Williamson’s earliest work on Flash Gordon was assisting on the inking of the newspaper strip in 1953, when it was being drawn by Dan Barry. Obviously, Williamson’s impact on the look of the strip was minimal. The book does reprint one example that demonstrates his artistic contribution to the strip.
It was in 1965, when King Features, the owners of the Flash Gordon series, decided to venture into comic book publishing, that Williamson got his first proper crack at illustrating the character. Due to tight deadlines, Williamson was only able to draw three issues, plus an additional cover. But, oh, in that short space of time he rendered some incredibly exquisite artwork, full of both dynamic excitement and delicate beauty. The writing on these stories, which Williamson also had a hand in, is at times a little simplistic, the plotting a bit dodgy. But the stunning artwork by Williamson more than makes up for any deficiencies in the stories.
Williamson’s next opportunity to draw Flash Gordon came in 1980, when the Dino De Laurentiis-produced movie was in the works. Williamson was hired to illustrate the comic book adaptation of the film. Initially enthusiastic at the assignment, Williamson soon found it becoming a chore due to a lack of reference material and last-minute script changes. Also, when De Laurentiis unsurprisingly decided to take the film in a more campy direction, Williamson, long-time Flash Gordon fan that he was, felt disappointed.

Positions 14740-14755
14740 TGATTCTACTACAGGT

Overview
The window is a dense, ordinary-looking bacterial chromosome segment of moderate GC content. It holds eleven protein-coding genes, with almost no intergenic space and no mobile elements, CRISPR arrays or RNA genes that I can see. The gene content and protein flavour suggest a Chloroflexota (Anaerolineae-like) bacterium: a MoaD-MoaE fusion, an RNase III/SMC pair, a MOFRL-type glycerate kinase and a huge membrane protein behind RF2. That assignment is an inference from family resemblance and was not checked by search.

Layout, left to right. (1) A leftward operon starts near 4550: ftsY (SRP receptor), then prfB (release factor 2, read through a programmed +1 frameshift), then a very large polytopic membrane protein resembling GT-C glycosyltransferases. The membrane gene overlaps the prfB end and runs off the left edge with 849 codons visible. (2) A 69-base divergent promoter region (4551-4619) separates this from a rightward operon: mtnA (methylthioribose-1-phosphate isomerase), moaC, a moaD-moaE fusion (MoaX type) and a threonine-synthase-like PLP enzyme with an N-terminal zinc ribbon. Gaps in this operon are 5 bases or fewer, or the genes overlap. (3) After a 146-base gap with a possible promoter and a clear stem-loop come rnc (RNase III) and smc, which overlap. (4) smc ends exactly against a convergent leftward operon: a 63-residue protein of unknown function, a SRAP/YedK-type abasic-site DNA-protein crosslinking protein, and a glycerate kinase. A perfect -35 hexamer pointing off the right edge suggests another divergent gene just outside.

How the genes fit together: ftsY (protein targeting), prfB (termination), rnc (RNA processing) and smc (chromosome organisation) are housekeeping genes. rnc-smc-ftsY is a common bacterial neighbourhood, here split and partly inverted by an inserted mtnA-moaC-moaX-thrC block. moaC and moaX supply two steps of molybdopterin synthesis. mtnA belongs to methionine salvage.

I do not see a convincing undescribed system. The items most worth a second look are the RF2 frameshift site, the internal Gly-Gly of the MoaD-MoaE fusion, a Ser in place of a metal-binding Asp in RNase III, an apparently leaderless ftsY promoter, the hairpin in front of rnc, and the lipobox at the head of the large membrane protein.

Nevertheless, despite these obstacles, and Williamson’s dissatisfaction with the film, the artwork for the Flash Gordon movie adaptation is stunning. You can see an artist at his peak, as Williamson renders the story in a grandiosely detailed, operatic manner. Appropriately, there is a very cinematic quality to his artwork. It appears that, despite the filmmakers intentions, Williamson and scripter Bruce Jones took the material seriously. The adaptation offers a glimpse of what the film might have been like if it had not veered so far into camp territory.
(Myself, I rather like the film, although at times it does have a “so bad it’s good” quality to it. As fun as it is, I think it would have been improved by taking things as least a little bit more seriously. And having Flash Gordon as a quarterback for the New York Jets was annoying. I mean, in the comic strip the character graduated from Yale. He had brains and brawn. I really do love the soundtrack by Queen, though. But I can understand why Williamson, who came from an earlier generation, might not have been as keen for the music of Freddie Mercury & Co.)